The first set wasn’t actually called ‘Alpha’

 

I'll take two please.

Ask any old MTG head what the first set of cards was and they’ll reply “Alpha”. But when the very first Magic set debuted in 1993 it was actually just called Magic: The Gathering. As more and more cards were printed each year, the set became known as Alpha, with the next set officially titled Unlimited Edition, becoming known as Beta.

The game was hilariously small

Modern Magic players have access to over twenty thousand unique cards. Each year adds hundreds of unique new cards allowing for a game which is forever evolving (and draining our wallets.) But originally players only had a mere 306 cards to deck build with. Granted, some of those cards, like the power 9, are some of the most powerful cards ever printed, but still.

They used to get artists names wrong all the time

Considering there were only a few hundred cards and a handful of artists, you think they could have gotten their names right. But in the game’s 3rd edition, also called Revised Edition, alone there were several cards misprinted with the wrong artist attribution.

Tucker did the original art for Plateau, but his art was replaced by this piece by Cornelius Brudi. 

The backs of the cards were supposed to change every set

Originally, the designers of MTG wanted every set to function as a stand alone game. Each set would be functionally a whole new game with card backs to match. They wanted to imbue each set with flavor, a not-so-fancy term for narrative cohesion. People didn’t put their precious cards into sleeves often back then though, and the team realized with different card backs that you’d be able to tell which cards your opponent had a little too easily. 

Early cards had bible verses on them

Instead of the flavorful world-building snippets of text we get on modern MTG cards, original printings of the set took quotes from real world sources. Durkwood Boars for example quotes Mark 5:13. And, very appropriately, Piety features a quote from the Qur’an. Other cards were printed with snippets from Dickinson, Poe, and even Shakespeare.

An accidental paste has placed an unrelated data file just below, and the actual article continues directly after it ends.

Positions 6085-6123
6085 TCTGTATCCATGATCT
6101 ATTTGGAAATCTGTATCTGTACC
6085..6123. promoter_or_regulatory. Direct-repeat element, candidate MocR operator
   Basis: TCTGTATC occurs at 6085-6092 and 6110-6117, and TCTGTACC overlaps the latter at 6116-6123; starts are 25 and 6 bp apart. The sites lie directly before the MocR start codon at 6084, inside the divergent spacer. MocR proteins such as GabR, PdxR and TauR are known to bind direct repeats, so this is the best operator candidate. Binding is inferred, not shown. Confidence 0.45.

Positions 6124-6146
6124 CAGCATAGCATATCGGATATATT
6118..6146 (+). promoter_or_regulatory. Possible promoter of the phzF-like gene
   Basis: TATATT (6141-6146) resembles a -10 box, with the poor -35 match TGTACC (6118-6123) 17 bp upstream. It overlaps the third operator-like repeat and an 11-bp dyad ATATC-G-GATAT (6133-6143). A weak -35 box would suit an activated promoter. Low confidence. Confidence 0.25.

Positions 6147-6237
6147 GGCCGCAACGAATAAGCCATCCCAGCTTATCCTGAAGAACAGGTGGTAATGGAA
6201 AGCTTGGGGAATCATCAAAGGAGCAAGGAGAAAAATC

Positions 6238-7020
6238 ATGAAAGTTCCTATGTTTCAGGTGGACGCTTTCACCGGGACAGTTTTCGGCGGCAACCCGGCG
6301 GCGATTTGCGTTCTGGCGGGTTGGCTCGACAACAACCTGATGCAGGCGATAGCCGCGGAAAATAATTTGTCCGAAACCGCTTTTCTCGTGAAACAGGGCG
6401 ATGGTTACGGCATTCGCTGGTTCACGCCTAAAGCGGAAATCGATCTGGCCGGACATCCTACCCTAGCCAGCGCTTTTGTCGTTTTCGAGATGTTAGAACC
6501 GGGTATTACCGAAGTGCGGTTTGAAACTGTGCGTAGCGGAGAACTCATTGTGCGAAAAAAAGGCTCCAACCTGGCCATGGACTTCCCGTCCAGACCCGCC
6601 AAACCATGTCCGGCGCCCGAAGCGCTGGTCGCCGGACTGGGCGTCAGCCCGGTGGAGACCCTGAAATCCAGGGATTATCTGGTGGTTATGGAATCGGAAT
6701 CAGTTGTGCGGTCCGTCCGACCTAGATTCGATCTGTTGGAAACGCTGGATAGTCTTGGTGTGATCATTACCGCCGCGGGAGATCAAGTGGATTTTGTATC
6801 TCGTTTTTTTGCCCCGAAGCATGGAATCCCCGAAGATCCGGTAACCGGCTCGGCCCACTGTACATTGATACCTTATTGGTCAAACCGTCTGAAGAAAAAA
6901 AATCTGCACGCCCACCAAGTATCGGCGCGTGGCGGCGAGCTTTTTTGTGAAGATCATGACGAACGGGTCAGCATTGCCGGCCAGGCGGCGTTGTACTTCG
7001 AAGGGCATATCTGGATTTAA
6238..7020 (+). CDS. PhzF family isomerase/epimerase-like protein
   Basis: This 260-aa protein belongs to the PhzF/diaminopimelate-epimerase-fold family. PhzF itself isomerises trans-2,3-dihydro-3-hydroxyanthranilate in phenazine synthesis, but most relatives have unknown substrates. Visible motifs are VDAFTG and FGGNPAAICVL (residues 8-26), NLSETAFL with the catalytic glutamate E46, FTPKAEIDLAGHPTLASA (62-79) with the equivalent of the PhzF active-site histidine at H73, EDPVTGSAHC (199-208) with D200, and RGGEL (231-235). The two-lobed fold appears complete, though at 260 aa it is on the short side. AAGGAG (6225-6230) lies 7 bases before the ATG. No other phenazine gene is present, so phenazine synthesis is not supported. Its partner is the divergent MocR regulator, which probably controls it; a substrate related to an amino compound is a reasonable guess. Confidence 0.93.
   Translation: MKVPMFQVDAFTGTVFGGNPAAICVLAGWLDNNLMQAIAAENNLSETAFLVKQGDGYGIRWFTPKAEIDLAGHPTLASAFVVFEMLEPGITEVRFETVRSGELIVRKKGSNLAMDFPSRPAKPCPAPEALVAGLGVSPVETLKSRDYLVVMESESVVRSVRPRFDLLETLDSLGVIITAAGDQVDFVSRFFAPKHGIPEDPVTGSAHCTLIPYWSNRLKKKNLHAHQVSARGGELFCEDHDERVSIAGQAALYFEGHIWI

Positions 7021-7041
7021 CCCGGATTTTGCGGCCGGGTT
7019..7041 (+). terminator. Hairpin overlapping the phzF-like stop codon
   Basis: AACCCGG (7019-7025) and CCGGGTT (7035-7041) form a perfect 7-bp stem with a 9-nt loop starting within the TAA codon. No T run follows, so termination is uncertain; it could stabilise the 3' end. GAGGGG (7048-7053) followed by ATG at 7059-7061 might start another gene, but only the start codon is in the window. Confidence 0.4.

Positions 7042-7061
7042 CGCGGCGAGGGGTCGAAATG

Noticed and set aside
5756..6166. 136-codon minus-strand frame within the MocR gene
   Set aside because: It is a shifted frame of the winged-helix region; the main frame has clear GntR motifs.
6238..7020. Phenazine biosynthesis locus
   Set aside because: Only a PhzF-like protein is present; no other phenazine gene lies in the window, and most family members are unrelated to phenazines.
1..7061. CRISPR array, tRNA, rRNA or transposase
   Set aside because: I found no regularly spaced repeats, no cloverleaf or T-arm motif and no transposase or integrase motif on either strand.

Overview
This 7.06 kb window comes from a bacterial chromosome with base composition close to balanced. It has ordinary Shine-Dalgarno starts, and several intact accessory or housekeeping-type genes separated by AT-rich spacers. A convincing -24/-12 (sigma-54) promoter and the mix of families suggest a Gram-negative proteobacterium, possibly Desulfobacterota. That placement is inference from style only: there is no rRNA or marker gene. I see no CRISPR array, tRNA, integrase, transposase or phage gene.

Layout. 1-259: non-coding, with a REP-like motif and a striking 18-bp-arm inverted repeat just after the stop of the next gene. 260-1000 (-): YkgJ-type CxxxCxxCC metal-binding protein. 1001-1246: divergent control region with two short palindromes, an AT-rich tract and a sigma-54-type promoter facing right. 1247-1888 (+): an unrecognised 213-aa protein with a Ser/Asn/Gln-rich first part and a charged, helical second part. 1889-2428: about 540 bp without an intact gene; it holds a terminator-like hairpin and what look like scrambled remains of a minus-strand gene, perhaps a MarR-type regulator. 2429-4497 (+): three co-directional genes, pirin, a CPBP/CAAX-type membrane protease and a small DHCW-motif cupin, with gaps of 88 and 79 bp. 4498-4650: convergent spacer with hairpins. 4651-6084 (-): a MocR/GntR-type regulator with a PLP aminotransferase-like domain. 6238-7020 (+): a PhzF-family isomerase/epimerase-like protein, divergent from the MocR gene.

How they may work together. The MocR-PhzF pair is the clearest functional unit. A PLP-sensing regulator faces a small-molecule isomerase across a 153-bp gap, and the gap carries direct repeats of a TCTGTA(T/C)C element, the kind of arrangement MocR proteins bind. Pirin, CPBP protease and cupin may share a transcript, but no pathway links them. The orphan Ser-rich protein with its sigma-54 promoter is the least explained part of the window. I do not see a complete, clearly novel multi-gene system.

They straight up forgot to include some cards

When Alpha was first printed, no one knew what was missing because… no one had seen Magic cards before. But there were two cards that were one hundred percent supposed to be in the set. The first was Circle of Protection: Black. A card which feels very weird to not include because all of the other Circles of Protection (Circle of Protections? Surgeons General?) were printed in the set as intended. Same goes for another card: Volcanic Island. This dual land was totally left out, but both made it into the second round of printing. They’re honestly overpowered anyways…  

There’s a reason we’ll probably never revisit Rabiah

Arabian Nights was an early expansion set in MTG. The plane was honestly pretty rad, it was inspired by ancient Middle Eastern fairy tales and was called Rabiah. Head designer Mark Rosewater even named the scale of how likely we are to revisit a plane in future sets after it. The Rabiah Scale gauges from one to ten what the chances are that WotC will print a set in a certain plane. Rabiah is unfortunately a 10, meaning we’ll almost certainly never go back. The reason? WotC doesn’t own any of the IP, for example… Aladdin.

I'm gonna Aladdin your Sol Ring fool.

If you lost, you had to give your opponent a card

Curating collections of Magic cards is something people spend years and sometimes thousands of dollars on. So giving away a card to an opponent seems unthinkable to most of us precious players nowadays. But when the game originally came out, it was built into gameplay by Magic’s creator Richard Garfield. Originally players would each RANDOMLY choose a card out of their deck and put it into the “ante zone”. Whoever won would take the spoils, leaving the loser to cry or gnash their teeth or however they expressed grief in the olden days of the early 90’s. Besides being wildly unpopular with players, there were concerns that the ante mechanic would bring too much legal heat onto the game. Legally, because there was a prize at stake with monetary value, the game could be considered gambling in official tournament settings. And that incurs fees and state by state restrictions that quickly become unwieldy. So it was relegated to history and they stopped printing cards with any ante-related text. Thank god they did, my precious Gitrog monster will never leave my side.

Hungry for more Magic? Check out this explainer on the biggest bads, this forgotten Sid Meier Magic game, and these raunchy Easter eggs hidden in MTG art!

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